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A Dark Side To Home Schooling

The school bus never stopped at the secluded trailer on Hickory Crossroads in rural North Carolina because for five years Nissa and Kent Warren home schooled their children.

Then, as CBS News Correspondent Vince Gonzales reports, county workers got an anonymous tip: better check on those kids.

"This is one of those cases that will always haunt me," says Tom Lock, the Johnston County district attorney.

For weeks, the parents tried to keep social workers out until the day detectives and Lock were called in.

"I was stunned at the squalor that I saw," says Lock. "There was rotting food, animal feces on the floor. I can't imagine anyone living in a residence like this."

A faded sign on the wall reads: "So this isn't home sweet home: adjust."

In the bedroom, 14-year-old Brandon had committed suicide with a rifle after killing his brother Kyle and sister Marnie. Their mother discovered the bodies.

"She stopped me in the road (and) said my children are dead," says a neighbor.

Nissa Warren told a detective she'd "rather God had them than Child Protective Services."

It turned out the Warrens had home schooled before, in Arizona, where they were convicted of child abuse. An investigator there wrote: "The children are tortured physically and emotionally." That's information North Carolina school officials are not required to collect.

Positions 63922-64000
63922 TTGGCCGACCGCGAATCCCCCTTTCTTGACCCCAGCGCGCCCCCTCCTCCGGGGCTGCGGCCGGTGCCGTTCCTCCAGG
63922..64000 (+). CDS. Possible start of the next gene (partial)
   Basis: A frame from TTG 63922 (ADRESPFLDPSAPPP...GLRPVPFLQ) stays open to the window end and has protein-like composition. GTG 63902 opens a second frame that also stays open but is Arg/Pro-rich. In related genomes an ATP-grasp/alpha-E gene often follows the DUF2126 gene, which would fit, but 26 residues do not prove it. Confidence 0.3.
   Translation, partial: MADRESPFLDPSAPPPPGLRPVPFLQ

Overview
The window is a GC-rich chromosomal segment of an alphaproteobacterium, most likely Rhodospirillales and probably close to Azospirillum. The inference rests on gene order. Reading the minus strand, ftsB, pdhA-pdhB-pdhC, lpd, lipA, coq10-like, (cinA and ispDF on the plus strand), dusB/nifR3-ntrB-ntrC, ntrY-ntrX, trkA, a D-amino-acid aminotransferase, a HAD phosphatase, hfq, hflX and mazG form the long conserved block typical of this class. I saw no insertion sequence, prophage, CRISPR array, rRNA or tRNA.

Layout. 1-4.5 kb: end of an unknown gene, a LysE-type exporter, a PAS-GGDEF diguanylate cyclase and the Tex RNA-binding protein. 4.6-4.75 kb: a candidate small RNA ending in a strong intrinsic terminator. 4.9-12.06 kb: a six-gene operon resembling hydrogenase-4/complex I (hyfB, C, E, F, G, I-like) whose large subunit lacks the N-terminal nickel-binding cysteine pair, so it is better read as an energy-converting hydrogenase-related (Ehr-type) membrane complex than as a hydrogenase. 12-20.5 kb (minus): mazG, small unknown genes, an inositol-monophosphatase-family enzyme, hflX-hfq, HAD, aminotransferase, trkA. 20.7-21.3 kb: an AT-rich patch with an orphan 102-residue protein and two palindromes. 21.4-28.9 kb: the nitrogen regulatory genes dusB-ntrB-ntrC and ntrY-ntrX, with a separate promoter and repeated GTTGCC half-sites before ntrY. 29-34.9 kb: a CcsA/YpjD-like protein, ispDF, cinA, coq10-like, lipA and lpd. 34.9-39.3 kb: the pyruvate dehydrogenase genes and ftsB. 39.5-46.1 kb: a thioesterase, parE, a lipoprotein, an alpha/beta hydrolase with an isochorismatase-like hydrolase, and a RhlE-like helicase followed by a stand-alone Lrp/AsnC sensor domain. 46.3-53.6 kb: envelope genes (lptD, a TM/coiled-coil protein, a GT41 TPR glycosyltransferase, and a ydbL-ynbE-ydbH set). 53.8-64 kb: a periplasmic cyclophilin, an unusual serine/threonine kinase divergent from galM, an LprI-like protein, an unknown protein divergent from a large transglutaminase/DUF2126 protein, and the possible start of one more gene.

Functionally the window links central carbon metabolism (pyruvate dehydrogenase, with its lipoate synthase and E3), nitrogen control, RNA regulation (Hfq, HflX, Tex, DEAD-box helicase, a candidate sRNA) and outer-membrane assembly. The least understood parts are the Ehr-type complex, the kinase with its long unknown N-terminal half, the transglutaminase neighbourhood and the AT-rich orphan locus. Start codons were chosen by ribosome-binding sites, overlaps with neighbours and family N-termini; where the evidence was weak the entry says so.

Since it became legal in North Carolina in 1985, the number of home school students has jumped from just a few hundred to more than 50,000. But there's been no change in the number of state employees overseeing the program - just three for the entire state.

"I think there's so little supervision that they really are not protecting those kids," Marcia Herman-Giddens, of the North Carolina Child Advocacy Institute.

Herman-Giddens is on the state task force that reviewed the Warren case. The conclusion: home school laws "allow persons who maltreat children to maintain social isolation in order for the abuse and neglect to remain undetected."

"They deliberately keep them out of the public eye because the children do have injuries that are visible, and they don't want them to be seen," she says.

But Hal Young, an advocate for home school parents, says most parents are loving and doing a very good job. He doesn't see a connection "based on one very tragic unfortunate case."

"I don't see a connection that would say this is where the government needs to step in, this is where the government needs to come to your home, come into your life," says Young.

The Warrens were acquitted of child abuse charges but spent 45 days in jail for failing to secure a firearm. Through their attorney they declined requests for an interview.

"All they ever asked was that they be able to raise their children in the manner in which they felt was appropriate," their attorney Jonathan Breeden said.

Home Schooling Nightmares: In Part 2 of Vince Gonzales' report, how children nationwide have been put in danger, even killed, while home schooling.

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